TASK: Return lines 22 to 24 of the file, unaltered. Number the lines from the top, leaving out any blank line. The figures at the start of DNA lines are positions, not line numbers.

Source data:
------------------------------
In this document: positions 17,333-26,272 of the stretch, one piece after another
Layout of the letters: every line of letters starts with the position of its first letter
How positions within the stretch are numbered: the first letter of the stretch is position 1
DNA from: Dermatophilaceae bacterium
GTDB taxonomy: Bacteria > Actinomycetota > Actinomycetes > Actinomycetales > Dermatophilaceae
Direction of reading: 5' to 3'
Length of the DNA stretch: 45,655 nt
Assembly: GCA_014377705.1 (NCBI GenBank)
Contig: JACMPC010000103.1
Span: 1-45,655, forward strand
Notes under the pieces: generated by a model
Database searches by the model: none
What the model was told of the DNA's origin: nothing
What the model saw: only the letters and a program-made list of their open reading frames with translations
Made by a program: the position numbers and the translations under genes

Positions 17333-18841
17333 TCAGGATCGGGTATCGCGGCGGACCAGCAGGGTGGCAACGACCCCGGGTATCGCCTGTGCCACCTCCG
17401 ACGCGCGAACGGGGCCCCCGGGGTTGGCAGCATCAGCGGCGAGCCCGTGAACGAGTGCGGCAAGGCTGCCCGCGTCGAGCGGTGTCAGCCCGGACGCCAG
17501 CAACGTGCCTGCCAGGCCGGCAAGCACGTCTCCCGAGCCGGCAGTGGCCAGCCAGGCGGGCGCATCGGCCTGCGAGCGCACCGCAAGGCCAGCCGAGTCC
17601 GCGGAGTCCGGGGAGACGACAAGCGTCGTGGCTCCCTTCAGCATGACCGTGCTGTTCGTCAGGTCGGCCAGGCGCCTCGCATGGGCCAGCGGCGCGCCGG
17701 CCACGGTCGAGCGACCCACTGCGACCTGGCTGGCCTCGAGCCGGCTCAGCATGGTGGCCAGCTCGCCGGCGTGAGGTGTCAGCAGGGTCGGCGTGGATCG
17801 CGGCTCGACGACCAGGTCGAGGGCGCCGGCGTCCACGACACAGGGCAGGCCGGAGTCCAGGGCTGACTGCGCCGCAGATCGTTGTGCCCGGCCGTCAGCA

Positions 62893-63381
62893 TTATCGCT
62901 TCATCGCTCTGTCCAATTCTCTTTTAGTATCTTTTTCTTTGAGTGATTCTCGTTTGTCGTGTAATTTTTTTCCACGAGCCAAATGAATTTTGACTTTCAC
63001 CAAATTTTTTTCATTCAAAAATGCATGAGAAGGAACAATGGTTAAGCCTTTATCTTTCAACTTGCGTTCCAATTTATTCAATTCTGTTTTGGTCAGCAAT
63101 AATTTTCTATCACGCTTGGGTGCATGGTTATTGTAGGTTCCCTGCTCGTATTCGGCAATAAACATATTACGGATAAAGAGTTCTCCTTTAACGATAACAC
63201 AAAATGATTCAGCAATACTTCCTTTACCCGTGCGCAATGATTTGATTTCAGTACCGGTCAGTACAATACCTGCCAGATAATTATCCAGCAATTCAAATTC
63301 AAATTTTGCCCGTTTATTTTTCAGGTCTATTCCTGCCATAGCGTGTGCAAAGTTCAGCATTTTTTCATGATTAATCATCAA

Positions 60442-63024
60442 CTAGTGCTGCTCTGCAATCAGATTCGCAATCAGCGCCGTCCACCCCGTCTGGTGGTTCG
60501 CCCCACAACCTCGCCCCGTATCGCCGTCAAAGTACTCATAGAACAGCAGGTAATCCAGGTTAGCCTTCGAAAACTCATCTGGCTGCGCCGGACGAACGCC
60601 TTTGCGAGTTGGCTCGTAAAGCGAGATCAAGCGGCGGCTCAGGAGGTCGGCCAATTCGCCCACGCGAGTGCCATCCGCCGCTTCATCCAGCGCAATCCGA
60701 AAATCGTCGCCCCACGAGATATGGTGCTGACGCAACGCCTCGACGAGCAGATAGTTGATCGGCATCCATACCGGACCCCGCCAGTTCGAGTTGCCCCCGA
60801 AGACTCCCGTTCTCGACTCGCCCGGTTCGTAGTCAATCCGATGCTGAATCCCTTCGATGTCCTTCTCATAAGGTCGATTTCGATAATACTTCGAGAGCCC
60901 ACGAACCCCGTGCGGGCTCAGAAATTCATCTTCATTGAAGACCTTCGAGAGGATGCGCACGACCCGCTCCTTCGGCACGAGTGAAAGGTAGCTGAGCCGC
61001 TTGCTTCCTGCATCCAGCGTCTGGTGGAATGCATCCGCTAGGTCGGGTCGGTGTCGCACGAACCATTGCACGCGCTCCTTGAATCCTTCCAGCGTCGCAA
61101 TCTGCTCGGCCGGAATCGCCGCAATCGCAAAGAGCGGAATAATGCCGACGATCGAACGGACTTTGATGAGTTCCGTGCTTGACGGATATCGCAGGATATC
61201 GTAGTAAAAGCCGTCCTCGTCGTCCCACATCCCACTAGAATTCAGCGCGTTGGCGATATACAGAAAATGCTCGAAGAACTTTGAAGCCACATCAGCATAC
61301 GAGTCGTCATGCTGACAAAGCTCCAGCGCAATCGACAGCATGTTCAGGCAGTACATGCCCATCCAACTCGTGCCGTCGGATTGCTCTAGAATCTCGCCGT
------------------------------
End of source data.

17801 CGGCTCGACGACCAGGTCGAGGGCGCCGGCGTCCACGACACAGGGCAGGCCGGAGTCCAGGGCTGACTGCGCCGCAGATCGTTGTGCCCGGCCGTCAGCA

Positions 62893-63381
62893 TTATCGCT